SM City Council To Amend Bike Licensing Law
On Monday night, Santa Monica City Council will discuss what to do with this arcane law. Unfortunately, bicycle registration has often been used by police departments in Los Angeles, Santa Monica and Long Beach as a means to harass and antagonize cyclists instead of curbing theft.
It is easy enough already to pin California Vehicle Code citations on a cyclist; the municipal mandatory bike license law makes it a piece of cake. Let’s look back at some photos from the December 2007 Santa Monica Critical Mass Ride, a textbook example of police officers abusing their power. Dozens of citations were handed out to cyclists that night, most of them were baseless.
After fumbling through the California Vehicle Code, the two officers decided to ticket the cyclist pictured for a lack of front lights (two of them are mounted on the fork, click for larger photo). The cyclist showed up to court; the case was dismissed. Not only did the city waste money by sending police to patrol, but the judge who heard the case and all of us that took time off work to testify on the cyclist’s behalf also wasted valuable time.
On this same ride, Santa Claus was cited for “riding too far to the left” after a similar brainstorming session – notice the officer in the car leafing through the CVC. Eureka! A charge was made up – Riding too far to the left. The cyclist was not holding up traffic, and the CVC allows the cyclist to make up his or her own decision on what “riding as far to the right as practicable” means.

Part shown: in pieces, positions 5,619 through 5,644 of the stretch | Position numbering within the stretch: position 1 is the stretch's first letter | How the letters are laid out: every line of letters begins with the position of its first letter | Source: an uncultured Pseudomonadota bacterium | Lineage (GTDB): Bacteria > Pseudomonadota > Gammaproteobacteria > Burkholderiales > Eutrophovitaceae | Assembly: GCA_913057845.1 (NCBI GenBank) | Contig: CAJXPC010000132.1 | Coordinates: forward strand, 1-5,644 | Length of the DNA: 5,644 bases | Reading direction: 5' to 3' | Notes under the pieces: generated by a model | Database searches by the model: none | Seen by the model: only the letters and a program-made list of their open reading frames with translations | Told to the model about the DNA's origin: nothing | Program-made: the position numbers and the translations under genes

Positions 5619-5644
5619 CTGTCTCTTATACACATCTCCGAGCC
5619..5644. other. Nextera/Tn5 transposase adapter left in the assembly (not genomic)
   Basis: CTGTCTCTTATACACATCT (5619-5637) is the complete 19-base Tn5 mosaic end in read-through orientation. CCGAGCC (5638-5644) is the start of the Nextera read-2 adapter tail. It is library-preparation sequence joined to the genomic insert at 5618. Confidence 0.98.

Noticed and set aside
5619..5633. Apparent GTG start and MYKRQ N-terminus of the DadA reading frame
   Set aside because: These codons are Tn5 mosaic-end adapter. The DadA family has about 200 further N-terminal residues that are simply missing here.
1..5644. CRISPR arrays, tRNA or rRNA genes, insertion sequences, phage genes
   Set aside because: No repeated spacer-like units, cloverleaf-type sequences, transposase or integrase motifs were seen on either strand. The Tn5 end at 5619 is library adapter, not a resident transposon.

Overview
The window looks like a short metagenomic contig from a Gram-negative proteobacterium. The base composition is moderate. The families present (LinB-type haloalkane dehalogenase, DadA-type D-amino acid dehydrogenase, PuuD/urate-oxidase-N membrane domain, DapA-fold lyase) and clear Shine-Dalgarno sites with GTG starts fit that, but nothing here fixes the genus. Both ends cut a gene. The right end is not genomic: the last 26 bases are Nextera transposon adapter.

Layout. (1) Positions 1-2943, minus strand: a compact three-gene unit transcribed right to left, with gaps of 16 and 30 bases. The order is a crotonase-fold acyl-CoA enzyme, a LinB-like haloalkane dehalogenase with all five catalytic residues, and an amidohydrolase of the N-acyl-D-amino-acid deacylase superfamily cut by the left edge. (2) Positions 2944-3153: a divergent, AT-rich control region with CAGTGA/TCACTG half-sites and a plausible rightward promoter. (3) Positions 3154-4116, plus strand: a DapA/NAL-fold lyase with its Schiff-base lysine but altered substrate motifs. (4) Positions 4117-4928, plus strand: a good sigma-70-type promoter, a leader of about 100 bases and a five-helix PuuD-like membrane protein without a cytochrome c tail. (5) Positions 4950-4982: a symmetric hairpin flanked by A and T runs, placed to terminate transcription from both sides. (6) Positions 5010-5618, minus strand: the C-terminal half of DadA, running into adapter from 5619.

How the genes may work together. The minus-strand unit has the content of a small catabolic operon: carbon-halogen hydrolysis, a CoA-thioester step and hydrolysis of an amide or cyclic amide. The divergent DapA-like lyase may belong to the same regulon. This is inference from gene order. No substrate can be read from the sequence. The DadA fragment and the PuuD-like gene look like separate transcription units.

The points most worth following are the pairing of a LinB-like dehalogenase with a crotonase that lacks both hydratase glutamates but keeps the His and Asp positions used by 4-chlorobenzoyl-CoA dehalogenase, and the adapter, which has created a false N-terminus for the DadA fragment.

Those two visual examples were not about bike license citation, but you can see plenty of those mentioned in the SM Daily Press on a weekly basis. Getting rid of mandatory bike licensing would at least take away an excuse to ticket cyclists.
Bicycle registration is a redundant and futile process. As long as owners write down the serial number at the time of purchase, all they have to do is include that in the police report. Even so, the smarter thieves will sand off that part of the frame, rendering it unreadable.
I have filed police reports in two bike theft cases and provided serial numbers. This did not result in getting anything back. Most thieves will leave city boundaries to sell or strip the bike, so registering it is useless unless there is a regional, collaborative database that these serial numbers get entered into.
Bicycle registration alone is futile. A legitimate, concerted effort by the SMPD and LAPD to bust bike theft rings and a centralized database of serial numbers would add some value to the bike registration process.
So, back to what’s up for discussion on Monday night’s agenda. The Staff Report on Item 7-B from mentions that:
- Santa Monica’s current fine for riding without a license exceeds state law; it could be dropped to $10
- Bike licensing fees may go up to $4 in order to cover costs ($2 for replacement or renewal)
- Eliminating the licensing program altogether is an option
In Long Beach, due to the mass ticketing on a Critical Mass ride, City Councilman Robert Garcia is proposing to make bike licensing voluntary. We’ll see what route Santa Monica takes.
Get ready for a lively discussion on Monday night!
January 17, 2010
Santa Monica City Council Chambers
1865 Main St.